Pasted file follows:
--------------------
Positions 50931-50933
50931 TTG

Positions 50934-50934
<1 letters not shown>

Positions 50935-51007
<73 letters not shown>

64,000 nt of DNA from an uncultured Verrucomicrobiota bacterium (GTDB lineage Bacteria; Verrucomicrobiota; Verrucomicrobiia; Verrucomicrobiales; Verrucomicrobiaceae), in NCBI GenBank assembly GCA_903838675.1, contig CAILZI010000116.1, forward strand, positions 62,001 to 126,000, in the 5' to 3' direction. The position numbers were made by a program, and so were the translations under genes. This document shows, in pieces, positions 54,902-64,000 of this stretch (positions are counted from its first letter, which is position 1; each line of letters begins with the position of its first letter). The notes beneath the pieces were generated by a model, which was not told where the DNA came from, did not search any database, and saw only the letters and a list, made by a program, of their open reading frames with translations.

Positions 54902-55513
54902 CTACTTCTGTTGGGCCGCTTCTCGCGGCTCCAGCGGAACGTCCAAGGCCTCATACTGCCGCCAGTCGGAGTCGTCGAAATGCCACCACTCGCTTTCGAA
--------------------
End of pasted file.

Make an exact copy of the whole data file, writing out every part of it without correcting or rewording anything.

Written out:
Positions 50931-50933
50931 TTG

Positions 50934-50934
<1 letters not shown>

Positions 50935-51007
<73 letters not shown>

64,000 nt of DNA from an uncultured Verrucomicrobiota bacterium (GTDB lineage Bacteria; Verrucomicrobiota; Verrucomicrobiia; Verrucomicrobiales; Verrucomicrobiaceae), in NCBI GenBank assembly GCA_903838675.1, contig CAILZI010000116.1, forward strand, positions 62,001 to 126,000, in the 5' to 3' direction. The position numbers were made by a program, and so were the translations under genes. This document shows, in pieces, positions 54,902-64,000 of this stretch (positions are counted from its first letter, which is position 1; each line of letters begins with the position of its first letter). The notes beneath the pieces were generated by a model, which was not told where the DNA came from, did not search any database, and saw only the letters and a list, made by a program, of their open reading frames with translations.

Positions 54902-55513
54902 CTACTTCTGTTGGGCCGCTTCTCGCGGCTCCAGCGGAACGTCCAAGGCCTCATACTGCCGCCAGTCGGAGTCGTCGAAATGCCACCACTCGCTTTCGAA